Hitachi is on the verge of abandoning its plan to build a nuclear power station at Wylfa in Wales in a move that would leave the UK’s energy strategy in jeopardy.
According to people familiar with financing discussions for the Wylfa plant, a lack of firm investor commitments means Hitachi can no longer keep putting money into the so-called Horizon project and will announce it is to pull the plug at a board meeting next week.
The suspension of construction at Wylfa, which follows Toshiba’s abandonment of a nuclear project in Cumbria late last year, will cause job losses in Wales and leave the UK with nowhere to turn but China if it wants to keep building nuclear power stations.
The loss of several planned nuclear plants leaves a gaping hole in Britain’s plans for a new fleet of nuclear reactors to keep the lights on in the coming decades as old reactors and coal plants are closed down.
Hitachi’s intention to suspend work was first reported by Japan’s Nikkei newspaper. The company said it “has been assessing the Horizon project including its potential suspension” but that “no formal decision has been made”.
Hitachi has been spending hundreds of millions of pounds a year to prepare the site on the Welsh island of Anglesey and win a UK licence for its advanced boiling water reactor. Its UK subsidiary had accrued £847m of work in progress by March 2018, which Hitachi will have to write off.
Speaking in December, Hitachi chairman Hiroaki Nakanishi said: “It’s a tough situation. We’re at the limit.”
The Horizon board is set to meet on Monday, according to senior industry figures, and will discuss alternative financing solutions for the project. Of three initial nuclear projects planned in the UK, only EDF’s plant at Hinkley Point in Somerset — already eight years behind schedule and the subject of political criticism for its generous subsidies — has started construction.
Hitachi entered the UK market in 2012 on the understanding that the government’s “contracts for difference” mechanism would provide the financing for Wylfa. But private investors have proved reluctant to support risky nuclear construction.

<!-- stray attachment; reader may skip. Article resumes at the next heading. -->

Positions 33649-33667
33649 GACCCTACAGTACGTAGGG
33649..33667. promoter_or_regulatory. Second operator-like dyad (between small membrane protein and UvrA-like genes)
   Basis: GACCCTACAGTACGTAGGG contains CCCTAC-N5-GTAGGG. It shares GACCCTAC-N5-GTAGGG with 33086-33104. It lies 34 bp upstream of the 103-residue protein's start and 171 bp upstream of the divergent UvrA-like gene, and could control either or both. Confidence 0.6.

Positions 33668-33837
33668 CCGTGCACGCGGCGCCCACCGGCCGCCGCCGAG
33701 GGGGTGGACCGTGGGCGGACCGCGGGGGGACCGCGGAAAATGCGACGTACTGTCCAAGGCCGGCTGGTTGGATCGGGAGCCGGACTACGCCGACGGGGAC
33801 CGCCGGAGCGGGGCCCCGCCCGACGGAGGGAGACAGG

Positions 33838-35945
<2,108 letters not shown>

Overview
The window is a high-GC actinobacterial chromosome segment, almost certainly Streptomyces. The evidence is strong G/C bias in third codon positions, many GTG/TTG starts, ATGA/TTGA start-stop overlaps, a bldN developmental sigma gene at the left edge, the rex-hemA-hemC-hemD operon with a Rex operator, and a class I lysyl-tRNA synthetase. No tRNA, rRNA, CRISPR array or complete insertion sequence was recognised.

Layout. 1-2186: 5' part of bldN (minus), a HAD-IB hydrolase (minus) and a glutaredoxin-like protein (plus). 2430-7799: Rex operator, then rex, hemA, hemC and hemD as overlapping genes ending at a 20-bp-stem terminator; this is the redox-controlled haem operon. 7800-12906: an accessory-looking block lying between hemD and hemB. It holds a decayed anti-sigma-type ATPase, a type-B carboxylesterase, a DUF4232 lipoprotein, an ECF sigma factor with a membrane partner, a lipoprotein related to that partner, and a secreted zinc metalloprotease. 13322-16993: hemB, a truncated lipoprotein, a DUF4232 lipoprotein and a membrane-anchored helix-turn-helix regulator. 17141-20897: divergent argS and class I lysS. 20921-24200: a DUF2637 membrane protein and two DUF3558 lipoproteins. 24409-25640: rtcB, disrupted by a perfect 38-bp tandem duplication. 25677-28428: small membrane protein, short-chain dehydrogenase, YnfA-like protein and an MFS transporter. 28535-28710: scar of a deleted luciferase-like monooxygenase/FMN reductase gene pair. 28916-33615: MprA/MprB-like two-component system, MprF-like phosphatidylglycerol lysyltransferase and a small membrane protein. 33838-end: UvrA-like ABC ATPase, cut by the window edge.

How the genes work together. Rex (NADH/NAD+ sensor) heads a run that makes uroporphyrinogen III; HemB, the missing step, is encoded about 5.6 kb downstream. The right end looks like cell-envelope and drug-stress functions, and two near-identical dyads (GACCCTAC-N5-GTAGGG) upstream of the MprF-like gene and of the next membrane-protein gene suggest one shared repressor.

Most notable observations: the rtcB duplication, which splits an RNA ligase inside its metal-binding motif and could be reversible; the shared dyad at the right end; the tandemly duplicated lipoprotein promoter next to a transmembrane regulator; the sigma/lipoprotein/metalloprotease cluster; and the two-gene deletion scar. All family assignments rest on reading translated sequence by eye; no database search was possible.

Hitachi last month announced the $6.4bn acquisition of the power grids division of ABB. Bankers who work with the company said it had the balance sheet strength to support Horizon or the ABB deal but not both.
The UK government and Hitachi have been in negotiations over subsidies for Wylfa with a strike price of about £75 per megawatt hour on the table — much lower than the support provided to Hinkley Point C, which had a strike price of £92.50 per MWh. Later reactors on the Wylfa site would get a strike price of £60, close to offshore wind.
Greg Clark, business secretary, suggested that the government could take a direct stake in Wylfa — a significant change in policy direction. But the Treasury has been sceptical about the idea.
“Is this problematic coming so soon after the Moorside [Cumbria project] news? Well yes I can’t pretend it isn’t, things are looking bad,” said one UK government figure.
Kepco of Korea has passed up on an opportunity to buy Toshiba’s UK project and is unlikely to be interested in Hitachi’s Welsh site either. That leaves CGN of China as the only company actively interested in acquiring further UK nuclear projects.
Theresa May launched a review of CGN’s minority investment in Hinkley Point soon after becoming prime minister over wider security concerns. Although that review gave the green light to CGN, ministers are still anxious about the political sensitivity of depending heavily on China to get its new nuclear programme off the ground.
A spokesperson for the UK business department said: “Negotiations with Hitachi on agreeing a deal that provides value for money for consumers and taxpayers on the Wylfa project are ongoing.
“They are commercially sensitive and we do not comment on speculation.”